To Top

What happens when the King of Thailand dies?


By Vajiralongkorn.jpg: Amrufmderivative work: Sodacan (talk), CC BY 2.0,

The royal succession in Thailand will be smooth when the King of Thailand dies, Palace observers say, but discussing the topic is highly taboo, due to the strict lèse-majesté laws in Thailand. Now that the health of their much loved King Bhumibol is quickly deteriorating there is now little choice but to discuss it.

King Bhumibol and his wife Queen Sirikit have three daughters and son, Princess Ubolratana Rajakanya (born 1951), Crown Prince Maha Vajiralongkorn (born 1952), Princess Maha Chakri Sirindhorn (born 1955), and Princess Chulabhorn Walailak (born 1957).

The 1924 Palace Law of Succession regulates the succession. The law essentially barres females, children of commoner wives or children of foreign wives from the throne and it re-affirmed agnatic primogeniture, or succession through the male-line by seniority. However, the constitution was amended in 1974 to allow the Privy Council to appoint a princess as successor to the throne. This applies only to the daughters of a King and may only come into effect following approval of the legislative assembly. This will only happen in the absence of a male heir.

The heir apparent to the throne is Crown Prince Maha Vajiralongkorn, who is the only son of King Bhumibol. In 1972 his father conferred the title “Somdech Phra Borama Orasadhiraj Chao Fah Maha Vajiralongkorn Sayam Makutrajakuman” on Prince Vajiralongkorn, designating him the Crown Prince and heir to the throne. If this title was ever revoked, it has not been publicly announced and so we may assume the title is still in place.

Princess Soamsavali Kitiyakara By Ernst Vikne -, CC BY-SA 2.0,

Princess Soamsavali Kitiyakara
By Ernst Vikne – , CC BY-SA 2.0

Despite the popularity of his father, the Crown Prince is not popular among the Thai people. The Crown Prince has been married three times. On 3 January 1977 the Crown Prince married Princess Soamsawali Kitiyakara, a first cousin on his mother’s side. They had one daughter, Princess Bajrakitiyabha, who was born in 1978. The Crown Prince began living with actress Yuvadhida Polpraserth in the late 1970s, but the couple did not divorce until 1993. He married Yuvadhida Polpraserth in February 1994 and by then they had already had four sons and a daughter. Just two years later he accused her of adultery and she and the children moved to the United Kingdom and later to the United States. They divorced that same year. The Crown Prince later abducted their daughter and raised her to the title of Princess. All their other children were stripped of their titles.


Princess Srirasmi By Vajiralongkorn.jpg: Amrufmderivative work: Sodacan (talk), CC BY 2.0

On 10 February 2001 the Crown Prince married again, to Srirasmi Suwadee. She was renamed Akharaphongpreecha. This marriage was not made public until 2005, when she gave birth to a son, who was named Prince Dipangkorn Rasmijoti. She was then raised to the title of Princess. However, in 2014 the Princess’ family was stripped of the royal named awarded to her, following allegations of corruptions against several of their relatives. The Princess was then also stripped of her royal titles and names and was officially divorced from the Crown Prince. She was exiled into retirement at an undisclosed location. So far, her son has not been stripped of his titles and he remains next in line after his father.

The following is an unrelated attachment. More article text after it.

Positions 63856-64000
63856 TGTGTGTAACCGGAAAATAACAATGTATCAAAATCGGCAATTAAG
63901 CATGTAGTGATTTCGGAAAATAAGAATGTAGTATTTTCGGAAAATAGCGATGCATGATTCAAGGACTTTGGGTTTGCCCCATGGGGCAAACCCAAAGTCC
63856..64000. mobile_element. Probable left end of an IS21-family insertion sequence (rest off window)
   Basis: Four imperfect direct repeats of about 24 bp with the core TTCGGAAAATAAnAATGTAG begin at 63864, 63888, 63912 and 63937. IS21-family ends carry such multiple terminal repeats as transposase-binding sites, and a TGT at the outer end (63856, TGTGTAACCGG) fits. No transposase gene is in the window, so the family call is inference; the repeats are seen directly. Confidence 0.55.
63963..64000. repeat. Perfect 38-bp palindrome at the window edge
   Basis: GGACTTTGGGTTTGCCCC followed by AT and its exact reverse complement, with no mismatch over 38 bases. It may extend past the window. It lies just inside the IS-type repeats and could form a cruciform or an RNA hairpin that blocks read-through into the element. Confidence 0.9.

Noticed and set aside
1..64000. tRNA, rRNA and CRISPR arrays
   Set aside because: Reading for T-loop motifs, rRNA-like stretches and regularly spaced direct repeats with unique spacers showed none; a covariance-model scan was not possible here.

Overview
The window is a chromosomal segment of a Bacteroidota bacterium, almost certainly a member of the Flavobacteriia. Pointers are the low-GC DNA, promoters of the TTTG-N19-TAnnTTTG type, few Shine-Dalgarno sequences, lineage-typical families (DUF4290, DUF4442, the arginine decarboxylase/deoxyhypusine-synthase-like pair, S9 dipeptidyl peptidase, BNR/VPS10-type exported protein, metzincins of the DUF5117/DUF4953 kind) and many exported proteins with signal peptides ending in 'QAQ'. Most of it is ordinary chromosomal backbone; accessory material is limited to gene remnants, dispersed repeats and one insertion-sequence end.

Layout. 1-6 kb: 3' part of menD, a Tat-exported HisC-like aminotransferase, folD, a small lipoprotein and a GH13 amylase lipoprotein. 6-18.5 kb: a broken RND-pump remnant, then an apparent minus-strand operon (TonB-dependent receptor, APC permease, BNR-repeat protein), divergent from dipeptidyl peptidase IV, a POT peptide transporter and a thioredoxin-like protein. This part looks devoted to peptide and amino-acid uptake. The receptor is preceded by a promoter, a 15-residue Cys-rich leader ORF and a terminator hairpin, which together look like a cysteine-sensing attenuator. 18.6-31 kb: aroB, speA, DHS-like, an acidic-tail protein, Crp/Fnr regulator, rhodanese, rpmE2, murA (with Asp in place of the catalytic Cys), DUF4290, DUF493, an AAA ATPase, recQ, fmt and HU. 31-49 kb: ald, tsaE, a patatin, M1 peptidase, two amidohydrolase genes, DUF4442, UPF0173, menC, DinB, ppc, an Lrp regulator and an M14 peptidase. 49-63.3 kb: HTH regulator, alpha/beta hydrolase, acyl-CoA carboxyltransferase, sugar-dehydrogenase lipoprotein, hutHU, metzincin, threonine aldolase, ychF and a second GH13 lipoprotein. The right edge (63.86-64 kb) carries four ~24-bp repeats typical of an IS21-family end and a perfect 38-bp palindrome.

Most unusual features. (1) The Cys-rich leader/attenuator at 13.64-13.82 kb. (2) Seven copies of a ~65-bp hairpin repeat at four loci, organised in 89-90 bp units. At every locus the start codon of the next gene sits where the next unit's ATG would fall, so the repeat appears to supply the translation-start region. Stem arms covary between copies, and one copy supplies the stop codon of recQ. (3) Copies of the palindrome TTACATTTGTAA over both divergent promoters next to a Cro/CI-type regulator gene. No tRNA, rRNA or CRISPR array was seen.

After the King’s death it is likely that there will be a long period of mourning, perhaps up to a year.


  • scott

    I am not sure if your opening sentence will be correct; lots of rumors about the succession.
    Constitutionally and according to the royal family house law the crown prince is the new king; that being said Thailand has a long history of disregarding pesky constitutions; The CP is hated by many of the elite and regular Thais on the street; many feel he could bring down the monarchy.
    The CP has cultivated the armed forces for years; most analysts feel that they are staunchly royalist; that being said leads to a BIG IF question–what if there is a move by his sister Princess Maha Chakri Sirindhorn (or people supporting her) to claim the throne. The princess has wide support among Thais of all walks of life and has cultivated the armed forces herself.
    I have heard several scenarios; they all include the Privy Council, key officers in the armed forces and her mother Queen Sirikit who totally opposes her son taking the throne; in the event that her brother was derailed from taking the throne she would either become Queen Regnant or the Princess Regent for one of her brothers children. The fact that Princess Sirindhorn is 61 and has never married would sooth some traditionalist feathers about usurping the legitimate succession; she would be ‘married” to Thailand and having no children would allow her successor to returned to the proper line.
    It’s all speculation; it could go very smooth or could be very bloody–I will pray for Thailand!

More in International royals

Royal Central is the web's most popular source for the latest news and information on the British Royal Family and the Monarchies of Europe.

Subscribe via Email

To receive the latest Royal Central posts straight to your email inbox, enter your email address below and press subscribe.

Join 31,382 other subscribers.

Copyright © 2017 Royal Central, all rights reserved.